Shifting through the rubble of contemporary life, my work examines the nuances of transformation. I address catharsis and the shedding of the old self to the essence of becoming a renewed generative identity, the journey of ruin to renewal. Like a molting cicada shedding its past life, my work explores traces of discarded history and alludes to new beginnings. I express this process through unique layering techniques where I build up, peel away, scrape down, and build up again – as a ritual manifestation of our daily movement through life. I often use buildings, architectural forms and constructed spaces as a metaphor for the framing of the human body and mind: boards and concrete as bone; facades and veneers as skin and dressing; the illusion of space as memory and thought. Bodies and shelters are designed to contain living spirits, yet both are altered by time and decay. The active life of the interior becomes manifest externally.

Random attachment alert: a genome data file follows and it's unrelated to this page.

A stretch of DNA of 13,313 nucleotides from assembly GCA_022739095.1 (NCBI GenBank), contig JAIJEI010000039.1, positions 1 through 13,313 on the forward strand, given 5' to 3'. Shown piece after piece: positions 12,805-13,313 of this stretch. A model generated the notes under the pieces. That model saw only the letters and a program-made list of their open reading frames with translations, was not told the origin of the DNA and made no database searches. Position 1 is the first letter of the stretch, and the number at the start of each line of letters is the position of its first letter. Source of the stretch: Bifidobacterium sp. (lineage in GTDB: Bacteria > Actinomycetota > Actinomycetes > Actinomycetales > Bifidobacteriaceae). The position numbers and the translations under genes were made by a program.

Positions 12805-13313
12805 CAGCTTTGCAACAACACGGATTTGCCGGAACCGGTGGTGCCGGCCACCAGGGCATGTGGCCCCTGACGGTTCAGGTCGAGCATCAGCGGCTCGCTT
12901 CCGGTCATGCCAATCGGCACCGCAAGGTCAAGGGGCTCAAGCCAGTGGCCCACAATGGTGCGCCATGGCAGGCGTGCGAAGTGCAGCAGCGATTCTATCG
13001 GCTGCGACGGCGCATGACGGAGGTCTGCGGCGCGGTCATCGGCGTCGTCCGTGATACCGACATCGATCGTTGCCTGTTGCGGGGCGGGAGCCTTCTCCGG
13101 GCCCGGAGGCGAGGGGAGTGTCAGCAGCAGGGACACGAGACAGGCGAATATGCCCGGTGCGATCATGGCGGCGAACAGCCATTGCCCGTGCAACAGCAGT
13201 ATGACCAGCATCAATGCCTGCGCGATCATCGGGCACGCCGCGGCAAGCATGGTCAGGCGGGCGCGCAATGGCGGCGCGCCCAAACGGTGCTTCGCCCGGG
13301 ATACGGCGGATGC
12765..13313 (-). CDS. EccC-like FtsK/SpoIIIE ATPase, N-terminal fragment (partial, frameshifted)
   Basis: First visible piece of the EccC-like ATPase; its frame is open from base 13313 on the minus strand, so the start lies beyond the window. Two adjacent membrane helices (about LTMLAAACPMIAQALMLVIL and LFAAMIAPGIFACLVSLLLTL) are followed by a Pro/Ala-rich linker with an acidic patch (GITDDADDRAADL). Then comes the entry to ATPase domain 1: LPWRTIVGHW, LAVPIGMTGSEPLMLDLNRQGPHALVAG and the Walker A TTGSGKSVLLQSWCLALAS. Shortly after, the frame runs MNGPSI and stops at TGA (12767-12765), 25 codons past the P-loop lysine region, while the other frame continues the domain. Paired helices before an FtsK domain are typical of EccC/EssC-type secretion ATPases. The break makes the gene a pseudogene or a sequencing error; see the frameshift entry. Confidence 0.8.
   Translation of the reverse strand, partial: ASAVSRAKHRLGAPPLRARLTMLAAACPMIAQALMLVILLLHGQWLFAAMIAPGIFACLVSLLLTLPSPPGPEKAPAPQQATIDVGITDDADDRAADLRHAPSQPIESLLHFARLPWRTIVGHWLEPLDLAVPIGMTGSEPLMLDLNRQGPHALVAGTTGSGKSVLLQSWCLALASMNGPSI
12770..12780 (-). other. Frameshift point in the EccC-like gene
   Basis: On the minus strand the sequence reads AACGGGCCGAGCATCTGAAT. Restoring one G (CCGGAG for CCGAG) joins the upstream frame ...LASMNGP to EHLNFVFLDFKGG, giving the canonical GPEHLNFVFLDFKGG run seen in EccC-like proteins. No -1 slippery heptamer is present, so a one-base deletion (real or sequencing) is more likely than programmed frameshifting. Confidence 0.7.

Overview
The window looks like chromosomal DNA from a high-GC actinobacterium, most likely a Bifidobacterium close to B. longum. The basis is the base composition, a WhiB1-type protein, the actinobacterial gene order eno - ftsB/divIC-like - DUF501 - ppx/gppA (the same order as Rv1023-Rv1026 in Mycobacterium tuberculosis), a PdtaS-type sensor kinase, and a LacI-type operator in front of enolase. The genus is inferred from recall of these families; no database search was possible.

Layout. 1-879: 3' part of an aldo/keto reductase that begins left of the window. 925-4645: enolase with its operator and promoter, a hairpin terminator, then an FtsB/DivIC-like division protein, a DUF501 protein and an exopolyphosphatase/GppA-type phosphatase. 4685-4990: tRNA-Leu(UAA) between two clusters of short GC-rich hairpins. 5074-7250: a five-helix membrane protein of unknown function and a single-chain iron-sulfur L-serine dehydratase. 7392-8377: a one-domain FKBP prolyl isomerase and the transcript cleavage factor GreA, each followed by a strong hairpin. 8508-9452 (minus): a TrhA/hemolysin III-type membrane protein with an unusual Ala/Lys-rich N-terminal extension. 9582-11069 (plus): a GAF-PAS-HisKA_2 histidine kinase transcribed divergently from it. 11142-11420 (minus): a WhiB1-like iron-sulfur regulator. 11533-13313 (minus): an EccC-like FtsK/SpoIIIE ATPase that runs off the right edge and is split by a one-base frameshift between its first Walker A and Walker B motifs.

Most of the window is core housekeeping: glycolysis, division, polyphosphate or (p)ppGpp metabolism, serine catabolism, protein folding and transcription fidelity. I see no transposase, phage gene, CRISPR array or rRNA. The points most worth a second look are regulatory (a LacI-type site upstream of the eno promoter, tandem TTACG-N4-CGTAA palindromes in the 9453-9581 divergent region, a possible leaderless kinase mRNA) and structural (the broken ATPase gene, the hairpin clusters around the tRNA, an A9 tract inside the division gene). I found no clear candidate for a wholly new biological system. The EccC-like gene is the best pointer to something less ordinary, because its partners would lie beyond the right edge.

Remnants of images often appear in my work, disintegrating on façades replete with fissures, cracks, and relief textures. These are reminiscent of excavated artifacts, relics of a deteriorating past, memories of events or places painted with the illusion of deep space. The cracked veneers and open brushwork disrupt the perception of dimensional space, revealing the pretense that it is only flat and finite. The ephemeral nature of the broken and entropic surfaces may suggest, like memory, that time may soon forget this place.
As a catalyst for discourse, I attempt to invoke connections through transformed surroundings, coalescing objects, and depictions of ambiguous narratives. Distorting the scale of recognizable objects plays a vital role in reorienting the viewer’s body to an altered awareness of the environment. This sets the stage for transcending the making of mere objects, and generating relational encounters where creative acts are coauthored to further mutual understanding of our surroundings and ourselves.